“We’re heading that way too, Pastor,” said Jobe, leading Dottie and Frannie down the aisle.

Pastor Verne watched until they were out of sight. An ugly suspicion had nagged at him since he first noticed Jobe taking them into the sanctuary weeks ago. He shook his head and frowned. He’s the head elder and a substantial giver. Wouldn’t want to rock any financial boats. Besides he couldn’t be doing anything terribly bad to those little girls, right here in church…could he?

Grabbing his glasses, Pastor Verne detoured to his office and locked the door. His disturbed emotions needed settling. He dropped to his knees behind his desk. His hand reached under the bottom drawer on the left side and pulled out a secret tray. Without bothering to take a seat in his chair, Pastor Verne placed his glasses on his nose and opened his hidden magazine. He prayed no one would ever spy him with this material.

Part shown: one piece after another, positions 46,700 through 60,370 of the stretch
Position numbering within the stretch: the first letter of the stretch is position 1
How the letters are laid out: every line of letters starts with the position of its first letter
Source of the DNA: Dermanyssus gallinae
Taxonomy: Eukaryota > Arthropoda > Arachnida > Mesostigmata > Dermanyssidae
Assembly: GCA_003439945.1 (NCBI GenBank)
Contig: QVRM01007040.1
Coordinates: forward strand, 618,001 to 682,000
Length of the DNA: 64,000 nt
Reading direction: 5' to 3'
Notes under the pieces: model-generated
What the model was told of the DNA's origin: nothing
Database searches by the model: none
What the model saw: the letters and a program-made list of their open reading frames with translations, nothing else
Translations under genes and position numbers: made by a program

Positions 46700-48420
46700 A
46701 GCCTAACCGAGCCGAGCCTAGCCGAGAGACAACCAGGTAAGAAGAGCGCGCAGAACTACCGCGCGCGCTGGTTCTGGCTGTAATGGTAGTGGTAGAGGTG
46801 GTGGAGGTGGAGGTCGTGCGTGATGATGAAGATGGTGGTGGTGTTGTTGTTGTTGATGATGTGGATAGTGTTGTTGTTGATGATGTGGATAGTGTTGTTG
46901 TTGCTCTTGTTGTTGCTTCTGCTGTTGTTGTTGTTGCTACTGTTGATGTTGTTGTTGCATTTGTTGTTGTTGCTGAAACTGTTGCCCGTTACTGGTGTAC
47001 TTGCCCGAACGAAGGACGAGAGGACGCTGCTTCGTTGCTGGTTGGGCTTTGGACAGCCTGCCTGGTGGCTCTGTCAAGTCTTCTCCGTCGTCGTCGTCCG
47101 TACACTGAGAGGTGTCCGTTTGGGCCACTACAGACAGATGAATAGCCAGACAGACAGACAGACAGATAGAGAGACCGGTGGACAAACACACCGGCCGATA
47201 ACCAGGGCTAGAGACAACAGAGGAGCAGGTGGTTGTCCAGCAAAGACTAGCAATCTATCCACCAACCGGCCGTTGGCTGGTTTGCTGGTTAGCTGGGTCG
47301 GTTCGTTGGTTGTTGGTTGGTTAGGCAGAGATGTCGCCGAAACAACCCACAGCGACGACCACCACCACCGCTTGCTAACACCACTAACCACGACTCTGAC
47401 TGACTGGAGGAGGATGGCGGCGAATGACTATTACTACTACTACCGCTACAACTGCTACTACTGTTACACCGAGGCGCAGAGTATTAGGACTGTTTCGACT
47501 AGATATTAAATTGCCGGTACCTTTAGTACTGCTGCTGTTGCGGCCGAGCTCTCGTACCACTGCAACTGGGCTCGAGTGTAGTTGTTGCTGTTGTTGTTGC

A child’s voice echoed outside his door, “Be careful little eyes what you see, be careful little eyes what you see…”

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This article has been read 476 times
Member Comments
Member Date
Lisa Keck07/29/10
Well written story with an unexpected ending. We think that simple song is just for little children. Our eyes are children's eyes as long as we belong to the Father so we must always be careful. Good message.
Mona Purvis07/30/10
This is a very hard subject to write about and I praise you for doing so. It makes readers uncomforable, but that doesn't mean it should be avoided...to the contrary.
This is happening in our churches and the sexual predators are getting by with it. Just as you portrayed in your story, people think it couldn't be really happening.